When the Curtain Rises (Japan, 2015) [JFF2015AU]


When the Curtain Rises is a high school slice-of-life drama that stars the popular J-Pop idol group Momoiro Clover Z in the lead roles and is directed by the filmmaker that made Summer Time Machine Blues (2005). But he also made the wretched Shaolin Girl (2008). I’ve seen Momoiro Clover Z in a film before, the very funny found footage horror Shirome (2010), which revolved around following the idol group exploring a seemingly haunted place, but they were playing themselves. So, I expected When the Curtain Rises to be quite crappy and had my expectations low. But almost miraculously, my fears were entirely unfounded. When the Curtain Rises is a subtle and understated high school drama with good performances from Momoiro Clover Z and surprisingly understated direction from Katsuyuki Motohiro.

Saori (Kanako Momota) is a talented high school student who is stuck in a rut after having gone through, with her acting troupe (Shiroi Tamai, Reni Takagi, Ayaka Sasaki, and others) another loss in a drama competition. After the arrival of a talented new teacher Ms. Yoshiok (Haru Kuroki) as an inspiration, she and her troupe are ecstatic to prepare as they again compete in another drama competition. The troupe go through many arduous mental and emotional journeys as they train and hone their skills, but even with support of their immensely talented teacher and their will to succeed, will they ever reach their far-reaching goal?

Knowing what the idol group Momoiro Clover Z can be like, I was worried that it would be hard to get into their acting skills. Oddly, it was really easy. First off, I found it funny to see the group in a film playing high school students learning how to act. Seeing as this is their real acting debut, I couldn’t help but laugh a little. But the story gives ample opportunities for the actresses and they do quite well with what they have to work with. Momota is a great lead as she conveys the perfect balance between Saori’s determination, cheerfulness and nervousness. She is the best performer out of the group, which is fitting since she is the lead. Ariyasu is quite magnetic as Etsuko, the newcomer of the acting troupe and the scene she has with Momota on the train station is one of the film’s best scenes, when they reveal their dreams and ambitions as well as what they went through. The rest of the cast are funny and amusing in their own right (Reni Takagi is a bit of a hoot as Grr) but the best actor in the entire film is Kuroki, who as the new drama teacher. Following her great performance in The Little House (2014), her turn in When the Curtain Rises is surprisingly authoritative and maternal, especially when you consider her age (She was only 24 while filming).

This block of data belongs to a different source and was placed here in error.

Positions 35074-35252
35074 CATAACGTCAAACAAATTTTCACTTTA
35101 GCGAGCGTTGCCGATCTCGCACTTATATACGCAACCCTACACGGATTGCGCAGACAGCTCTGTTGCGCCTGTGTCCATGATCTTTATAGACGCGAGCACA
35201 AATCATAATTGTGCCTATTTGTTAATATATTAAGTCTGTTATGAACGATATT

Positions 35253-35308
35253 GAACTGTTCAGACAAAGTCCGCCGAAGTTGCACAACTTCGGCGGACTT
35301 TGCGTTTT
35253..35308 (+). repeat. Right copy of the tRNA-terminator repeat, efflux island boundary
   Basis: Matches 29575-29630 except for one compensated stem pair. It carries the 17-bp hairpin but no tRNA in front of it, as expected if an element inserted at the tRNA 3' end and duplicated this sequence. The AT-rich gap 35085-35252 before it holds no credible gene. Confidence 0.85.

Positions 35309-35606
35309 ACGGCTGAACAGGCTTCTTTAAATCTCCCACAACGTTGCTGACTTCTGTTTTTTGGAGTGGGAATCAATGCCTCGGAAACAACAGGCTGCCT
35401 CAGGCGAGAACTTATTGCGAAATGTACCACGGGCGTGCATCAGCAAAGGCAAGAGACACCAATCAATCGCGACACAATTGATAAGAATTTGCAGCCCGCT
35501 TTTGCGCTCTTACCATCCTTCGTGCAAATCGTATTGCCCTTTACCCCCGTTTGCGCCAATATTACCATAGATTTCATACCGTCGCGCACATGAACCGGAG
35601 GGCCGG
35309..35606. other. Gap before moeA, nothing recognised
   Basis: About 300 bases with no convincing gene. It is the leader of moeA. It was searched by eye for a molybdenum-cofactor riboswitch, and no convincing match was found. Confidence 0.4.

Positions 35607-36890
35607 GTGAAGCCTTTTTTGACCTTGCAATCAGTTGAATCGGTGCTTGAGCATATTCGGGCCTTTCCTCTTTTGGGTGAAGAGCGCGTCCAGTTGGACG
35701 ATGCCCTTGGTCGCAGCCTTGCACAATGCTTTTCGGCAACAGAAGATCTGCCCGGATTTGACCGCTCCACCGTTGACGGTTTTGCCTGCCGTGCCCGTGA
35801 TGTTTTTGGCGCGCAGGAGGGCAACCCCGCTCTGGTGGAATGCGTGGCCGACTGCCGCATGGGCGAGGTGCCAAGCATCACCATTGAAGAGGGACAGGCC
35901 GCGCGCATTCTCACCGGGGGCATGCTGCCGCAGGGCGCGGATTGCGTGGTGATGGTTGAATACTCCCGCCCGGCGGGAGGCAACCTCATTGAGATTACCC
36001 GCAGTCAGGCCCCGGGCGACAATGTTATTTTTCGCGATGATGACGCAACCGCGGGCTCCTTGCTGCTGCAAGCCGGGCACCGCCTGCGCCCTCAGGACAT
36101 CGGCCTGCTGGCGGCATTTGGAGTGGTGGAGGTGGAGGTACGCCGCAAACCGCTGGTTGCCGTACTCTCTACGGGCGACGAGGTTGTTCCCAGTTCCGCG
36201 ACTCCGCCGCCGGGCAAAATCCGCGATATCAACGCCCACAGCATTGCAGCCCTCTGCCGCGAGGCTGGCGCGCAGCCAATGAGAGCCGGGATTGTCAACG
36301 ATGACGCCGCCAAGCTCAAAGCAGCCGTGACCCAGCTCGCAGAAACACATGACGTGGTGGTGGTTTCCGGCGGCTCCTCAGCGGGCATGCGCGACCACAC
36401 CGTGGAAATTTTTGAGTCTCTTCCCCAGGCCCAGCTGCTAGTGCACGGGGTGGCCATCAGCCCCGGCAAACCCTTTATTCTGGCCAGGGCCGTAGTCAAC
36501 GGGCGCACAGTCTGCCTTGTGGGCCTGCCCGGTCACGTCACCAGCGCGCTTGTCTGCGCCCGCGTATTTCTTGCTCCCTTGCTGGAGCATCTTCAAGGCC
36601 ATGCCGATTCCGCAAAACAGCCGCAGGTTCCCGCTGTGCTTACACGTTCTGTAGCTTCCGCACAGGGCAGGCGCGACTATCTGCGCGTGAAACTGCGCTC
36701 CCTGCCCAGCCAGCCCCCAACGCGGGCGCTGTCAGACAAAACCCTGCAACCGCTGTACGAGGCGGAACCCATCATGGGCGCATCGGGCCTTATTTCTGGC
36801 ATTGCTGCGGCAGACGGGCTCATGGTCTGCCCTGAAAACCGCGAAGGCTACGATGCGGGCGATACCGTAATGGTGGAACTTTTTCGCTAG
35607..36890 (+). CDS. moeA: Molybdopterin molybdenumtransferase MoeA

The acting was surprisingly good but what was even more surprising was how subtle and understated the storytelling was. Most of Motohiro’s films are not paragons of subtlety – except perhaps Go Find a Psychic! (2009) – but his direction here works wonders with the story. Having an understated touch ensures that the events of the story never feels faked or obviously scripted that it becomes laughable. Every moment that the characters are victorious or need to be motivated feels earned and it definitely adds to the ending, which I was surprised with the execution of it. The ending is clearly showing that it is the journey the characters go through which is important, not the destination. His understated touch also has an effect on the actors, since they are reined in of their cuteness (until the end credits, that is), as well as the quiet musical score and the beautiful cinematography that exudes nostalgia. However, there is a brief scene when Saori and her acting troupe are buckling under the pressure, which uses vivid colours, POV shots, Dutch angles and shaky-cam. All the actors are overacting, and I credit Motohiro for not having this type of acting present throughout the film. I also loved the fact that despite the fact that, although the film is about high school girls, there’s no story about liking or pining for a guy.

The understated feel can be a bit of a problem, though. At times, the film does run longer than it should and some of the story could be cut out with no effect, such as a subplot involving Yukko’s jealousy towards Etsuko hanging out with Saori. Also, the pop music (which probably is contractual) feels out of place and slightly hinders the ending – the ending should have held out on the music for a bit to make the climax more satisfying.

Despite these flaws, the performances are likable, charming, and refreshingly genuine, nothing in the film feels fake or obviously scripted, and the direction is subtle, yet affecting, while the score and the cinematography are beautiful. When the Curtain Rises is a very good film and a great acting platform for Momoiro Clover Z that exceeded my admittedly low expectations.

When the Curtain Rises is showing as part of the Japanese Film Festival 2015 Australia which runs from October 14 to December 6. See the festival website for screening times and venues.

This review has been cross-posted at Film-Momatic Reviews.